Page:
Crypto gets a jump, then flattens again
With world markets synthetically positive and sane experts giving advice to stay calm as a correction will likely come, money is looking elsewhere for growth. Lately we have seen crypto coming back into fashion as interest rates are so low that both big and small money is put into crypto. With hyped announcements that many big players will now accept crypto as payments or allow their customers to hold crypto, bitcoin and its various siblings are back in fashion. Most people seem to have no clue how they work and it’s set to become the same ponzi-scheme we have seen before. In 2021 we will likely see crypto prices rise further above their previous records. But I predict it will fall back down as it did in January each year for the last three years. The bottom of the crypto market will fall out when a sizable and trustworthy government bank from a politically stable country makes a crypto sibling of their fiat currency and pushes it on a public ledger. I predict this will happen in the Nordics or with the Euro, but likely not before 2022.
PSD2 matures while PSD3 is what will drive real competition
As industry giants who serve banks with core systems have come around and made aggregation services, the promised access to bank accounts becomes sort of real in Europe. PSD2 has been plagued with deliberate hurdles for third parties to connect to accounts as the API variations are many and the lack of adherence with the regulatory technical standards (RTS) is mindblowing. The regulators are also sadly way too kind with law breakers. Check if any of the PSD2 APIs you know of have support for strong customer authentication (SCA) exceptions such as trusted beneficiary for example… they don’t.
In 2021 we will see a growth of interconnectivity, with accounts listed and payments conducted from inside your favorite apps. But we will have to wait for PSD3 for universal bank account access to be everyday for the majority of banked people.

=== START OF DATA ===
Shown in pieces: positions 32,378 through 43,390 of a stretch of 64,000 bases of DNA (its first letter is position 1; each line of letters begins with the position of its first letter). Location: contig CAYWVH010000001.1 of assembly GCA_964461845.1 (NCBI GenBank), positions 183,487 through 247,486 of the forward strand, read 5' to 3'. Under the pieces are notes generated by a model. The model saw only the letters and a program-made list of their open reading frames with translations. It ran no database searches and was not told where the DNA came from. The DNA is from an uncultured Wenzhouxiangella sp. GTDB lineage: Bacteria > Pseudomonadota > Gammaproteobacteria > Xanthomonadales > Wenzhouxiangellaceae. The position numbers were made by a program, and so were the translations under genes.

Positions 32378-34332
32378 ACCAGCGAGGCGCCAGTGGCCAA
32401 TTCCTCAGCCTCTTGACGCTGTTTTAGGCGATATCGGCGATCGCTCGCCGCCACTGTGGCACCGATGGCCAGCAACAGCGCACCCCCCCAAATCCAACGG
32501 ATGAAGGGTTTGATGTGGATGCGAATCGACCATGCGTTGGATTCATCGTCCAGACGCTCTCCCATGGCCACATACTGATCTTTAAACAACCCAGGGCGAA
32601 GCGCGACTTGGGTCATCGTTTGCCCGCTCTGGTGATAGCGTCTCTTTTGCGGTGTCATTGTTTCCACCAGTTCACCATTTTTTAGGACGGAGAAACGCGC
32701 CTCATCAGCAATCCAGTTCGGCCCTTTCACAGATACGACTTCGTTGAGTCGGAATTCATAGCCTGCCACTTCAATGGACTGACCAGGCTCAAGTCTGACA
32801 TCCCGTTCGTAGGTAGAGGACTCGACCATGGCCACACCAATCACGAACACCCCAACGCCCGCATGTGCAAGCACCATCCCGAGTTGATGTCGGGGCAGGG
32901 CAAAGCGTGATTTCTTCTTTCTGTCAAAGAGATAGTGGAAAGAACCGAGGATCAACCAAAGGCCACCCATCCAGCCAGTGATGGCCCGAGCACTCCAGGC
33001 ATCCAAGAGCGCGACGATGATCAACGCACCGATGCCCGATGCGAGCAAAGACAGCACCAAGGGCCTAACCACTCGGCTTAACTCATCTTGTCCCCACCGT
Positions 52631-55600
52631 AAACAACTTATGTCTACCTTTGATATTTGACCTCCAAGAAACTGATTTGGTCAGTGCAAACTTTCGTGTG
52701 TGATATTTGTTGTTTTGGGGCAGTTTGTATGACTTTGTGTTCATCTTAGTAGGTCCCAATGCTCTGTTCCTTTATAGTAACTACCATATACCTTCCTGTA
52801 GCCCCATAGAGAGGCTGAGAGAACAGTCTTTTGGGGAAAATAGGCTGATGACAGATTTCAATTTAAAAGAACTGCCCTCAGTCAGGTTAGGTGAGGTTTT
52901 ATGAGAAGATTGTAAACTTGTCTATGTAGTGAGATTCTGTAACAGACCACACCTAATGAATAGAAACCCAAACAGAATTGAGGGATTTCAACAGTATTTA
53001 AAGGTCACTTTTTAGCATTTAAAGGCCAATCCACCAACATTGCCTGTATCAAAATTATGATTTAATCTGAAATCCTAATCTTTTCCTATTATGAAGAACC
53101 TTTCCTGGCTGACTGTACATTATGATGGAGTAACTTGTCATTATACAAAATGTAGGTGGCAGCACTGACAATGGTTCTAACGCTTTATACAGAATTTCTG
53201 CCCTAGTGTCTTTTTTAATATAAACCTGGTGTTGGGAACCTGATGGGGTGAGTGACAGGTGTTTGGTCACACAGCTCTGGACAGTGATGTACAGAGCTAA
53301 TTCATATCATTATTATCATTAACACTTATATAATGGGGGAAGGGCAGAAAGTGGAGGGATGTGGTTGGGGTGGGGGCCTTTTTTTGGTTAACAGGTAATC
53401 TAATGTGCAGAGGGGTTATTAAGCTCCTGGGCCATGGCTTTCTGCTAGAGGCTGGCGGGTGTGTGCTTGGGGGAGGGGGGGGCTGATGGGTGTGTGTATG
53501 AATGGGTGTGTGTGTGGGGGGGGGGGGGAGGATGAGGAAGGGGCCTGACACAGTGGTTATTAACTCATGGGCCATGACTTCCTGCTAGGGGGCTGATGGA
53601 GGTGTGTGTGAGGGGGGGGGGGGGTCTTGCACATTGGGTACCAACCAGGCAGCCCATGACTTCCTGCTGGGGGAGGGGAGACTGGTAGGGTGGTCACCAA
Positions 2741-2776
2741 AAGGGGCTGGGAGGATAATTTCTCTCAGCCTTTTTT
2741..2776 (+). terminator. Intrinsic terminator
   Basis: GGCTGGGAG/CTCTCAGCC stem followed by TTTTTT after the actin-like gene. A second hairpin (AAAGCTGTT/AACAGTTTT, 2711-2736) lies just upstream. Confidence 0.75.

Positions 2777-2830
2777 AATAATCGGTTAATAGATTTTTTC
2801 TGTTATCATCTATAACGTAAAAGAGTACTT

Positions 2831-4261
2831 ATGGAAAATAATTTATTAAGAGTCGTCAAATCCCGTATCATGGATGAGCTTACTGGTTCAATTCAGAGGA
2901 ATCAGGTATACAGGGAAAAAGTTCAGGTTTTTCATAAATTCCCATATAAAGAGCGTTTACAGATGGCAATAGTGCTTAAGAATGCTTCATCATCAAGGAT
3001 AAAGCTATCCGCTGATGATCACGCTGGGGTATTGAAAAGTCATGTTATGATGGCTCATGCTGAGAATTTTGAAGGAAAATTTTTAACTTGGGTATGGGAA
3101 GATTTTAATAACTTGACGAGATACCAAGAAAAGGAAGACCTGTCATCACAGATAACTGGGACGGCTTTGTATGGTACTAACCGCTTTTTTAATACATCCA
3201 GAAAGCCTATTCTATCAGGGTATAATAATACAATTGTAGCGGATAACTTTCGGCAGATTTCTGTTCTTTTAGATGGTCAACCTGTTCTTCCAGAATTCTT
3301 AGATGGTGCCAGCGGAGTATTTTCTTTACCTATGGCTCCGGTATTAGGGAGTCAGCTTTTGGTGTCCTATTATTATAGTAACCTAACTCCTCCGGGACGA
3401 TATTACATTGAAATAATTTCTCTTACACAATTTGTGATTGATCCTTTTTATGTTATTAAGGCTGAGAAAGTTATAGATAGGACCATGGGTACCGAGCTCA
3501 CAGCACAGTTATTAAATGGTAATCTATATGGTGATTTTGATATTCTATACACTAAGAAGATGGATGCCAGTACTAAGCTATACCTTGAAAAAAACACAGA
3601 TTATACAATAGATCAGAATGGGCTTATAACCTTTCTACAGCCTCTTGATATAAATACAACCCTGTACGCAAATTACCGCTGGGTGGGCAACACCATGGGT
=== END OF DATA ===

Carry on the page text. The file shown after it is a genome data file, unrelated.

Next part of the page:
The behemoths continue to buy anything that challenges their position
As open banking, account-to-account and mobile payment apps are set to form new payment networks and payment habits for both people and businesses, the payment and banking giants, such as Visa V +0.2%, MasterCard MA +0.4%, Amex and Union Pay will continue to buy anything that threatens their established money machines. The governments of the world have slowly woken up to the reality of the situation and are now set to break the monopolies up. With Visa being sued by the US justice department for their acquisition of Plaid and Facebook facing the same situation for WhatsApp (that also acts as a payment service) we will likely see a change in how such deals are made. Nevertheless they will continue. It is likely we will see more creep acquisitions and majority investments but not full takeovers. One example is Visa’s involvement in Klarna. If you can’t beat them, buy a sizable piece and make sure they also push card payments and you will be alright. Card networks now virtually control the real-time and next generation account to account based payment systems around Europe and the U.S. and this will continue in 2021.
The m-commerce enablement space catches fire
With mobile payment apps (like Venmo, Zelle, AliPay, Settle etc) growing rapidly for the reasons explained above and businesses starting to sell in new ways due to the pandemic, the tools and services that enable mobile commerce will see a massive rise in 2021. This growth will span many sectors, such as social media management and digital advertising tools but mostly it will hit the mobile commerce enablement providers. Think simple software tools to make a digital menu for a restaurant, to open up a mobile store that is marketed on Instagram and a simple ordering and delivery system for small stores to do their own Starbucks-like apps. Facebook with their Shop and WhatsApp payments initiatives have already taken a deep dive into this segment. But there are startups, scale-ups and grown-ups that will all attack this massive opportunity as virtually every business needs to go mobile. Players like Glide are a fun example of a tool that will likely grow massively in 2021. It will be a year of fragmentation where Uber UBER -4% eats, Deliveroo, Foodora and other such players will see competition from each restaurant’s own self-made apps, because they are so easy to make.
Who needs a marketplace anymore when your local hairdresser can be booked in 20 seconds from an ad on insta?